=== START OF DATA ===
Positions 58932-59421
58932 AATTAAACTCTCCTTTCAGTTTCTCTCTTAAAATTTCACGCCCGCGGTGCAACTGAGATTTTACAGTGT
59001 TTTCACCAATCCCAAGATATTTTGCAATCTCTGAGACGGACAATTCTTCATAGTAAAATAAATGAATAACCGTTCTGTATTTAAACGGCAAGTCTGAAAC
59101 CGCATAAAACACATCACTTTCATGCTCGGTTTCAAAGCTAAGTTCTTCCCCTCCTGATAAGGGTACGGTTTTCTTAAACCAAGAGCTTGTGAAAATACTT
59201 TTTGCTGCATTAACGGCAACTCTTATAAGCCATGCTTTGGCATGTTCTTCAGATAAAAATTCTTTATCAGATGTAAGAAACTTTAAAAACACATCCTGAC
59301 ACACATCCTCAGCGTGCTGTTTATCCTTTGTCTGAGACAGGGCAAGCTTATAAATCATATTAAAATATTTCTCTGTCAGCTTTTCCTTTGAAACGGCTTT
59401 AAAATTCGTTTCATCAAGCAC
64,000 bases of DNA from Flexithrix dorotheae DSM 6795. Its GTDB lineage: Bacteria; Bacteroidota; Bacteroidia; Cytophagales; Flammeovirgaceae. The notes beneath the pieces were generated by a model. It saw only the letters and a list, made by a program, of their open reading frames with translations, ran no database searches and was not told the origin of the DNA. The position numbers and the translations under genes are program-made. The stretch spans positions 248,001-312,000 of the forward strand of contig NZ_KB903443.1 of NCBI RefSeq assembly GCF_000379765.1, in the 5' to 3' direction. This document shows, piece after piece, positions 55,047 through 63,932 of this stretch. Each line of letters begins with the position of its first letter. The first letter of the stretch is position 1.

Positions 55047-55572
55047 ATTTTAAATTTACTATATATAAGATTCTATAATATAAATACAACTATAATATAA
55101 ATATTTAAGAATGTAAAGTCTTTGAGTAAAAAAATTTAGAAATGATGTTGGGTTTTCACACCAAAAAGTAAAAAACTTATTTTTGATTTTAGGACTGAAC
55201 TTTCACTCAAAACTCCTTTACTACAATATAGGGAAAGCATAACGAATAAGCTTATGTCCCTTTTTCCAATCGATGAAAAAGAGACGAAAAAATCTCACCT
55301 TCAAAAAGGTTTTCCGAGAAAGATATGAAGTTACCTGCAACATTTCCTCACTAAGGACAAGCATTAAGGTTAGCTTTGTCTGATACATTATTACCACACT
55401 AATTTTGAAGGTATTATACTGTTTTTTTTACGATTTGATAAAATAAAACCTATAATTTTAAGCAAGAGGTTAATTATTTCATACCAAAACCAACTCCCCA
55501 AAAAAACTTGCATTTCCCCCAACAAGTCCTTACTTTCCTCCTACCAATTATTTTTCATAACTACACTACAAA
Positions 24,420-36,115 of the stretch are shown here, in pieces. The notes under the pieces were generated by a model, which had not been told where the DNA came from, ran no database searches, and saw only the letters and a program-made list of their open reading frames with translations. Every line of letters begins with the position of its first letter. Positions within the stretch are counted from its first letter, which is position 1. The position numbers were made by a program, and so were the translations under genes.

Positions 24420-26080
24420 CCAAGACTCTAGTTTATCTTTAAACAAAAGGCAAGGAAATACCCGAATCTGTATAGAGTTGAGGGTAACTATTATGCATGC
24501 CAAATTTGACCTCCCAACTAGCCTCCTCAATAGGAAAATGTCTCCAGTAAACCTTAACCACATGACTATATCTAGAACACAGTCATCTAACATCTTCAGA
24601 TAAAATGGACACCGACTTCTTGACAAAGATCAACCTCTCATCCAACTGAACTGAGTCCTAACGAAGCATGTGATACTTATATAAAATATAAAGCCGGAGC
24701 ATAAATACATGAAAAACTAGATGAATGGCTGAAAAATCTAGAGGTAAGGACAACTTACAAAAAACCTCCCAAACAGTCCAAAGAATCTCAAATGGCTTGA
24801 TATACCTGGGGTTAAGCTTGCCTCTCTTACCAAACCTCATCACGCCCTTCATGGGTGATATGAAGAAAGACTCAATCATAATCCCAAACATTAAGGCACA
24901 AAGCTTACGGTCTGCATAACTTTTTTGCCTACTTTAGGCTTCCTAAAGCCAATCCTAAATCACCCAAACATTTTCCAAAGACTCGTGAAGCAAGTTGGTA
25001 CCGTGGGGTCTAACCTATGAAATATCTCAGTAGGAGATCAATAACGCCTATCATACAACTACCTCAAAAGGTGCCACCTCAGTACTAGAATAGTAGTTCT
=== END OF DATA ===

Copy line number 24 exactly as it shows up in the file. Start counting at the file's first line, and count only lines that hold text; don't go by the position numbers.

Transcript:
25001 CCGTGGGGTCTAACCTATGAAATATCTCAGTAGGAGATCAATAACGCCTATCATACAACTACCTCAAAAGGTGCCACCTCAGTACTAGAATAGTAGTTCT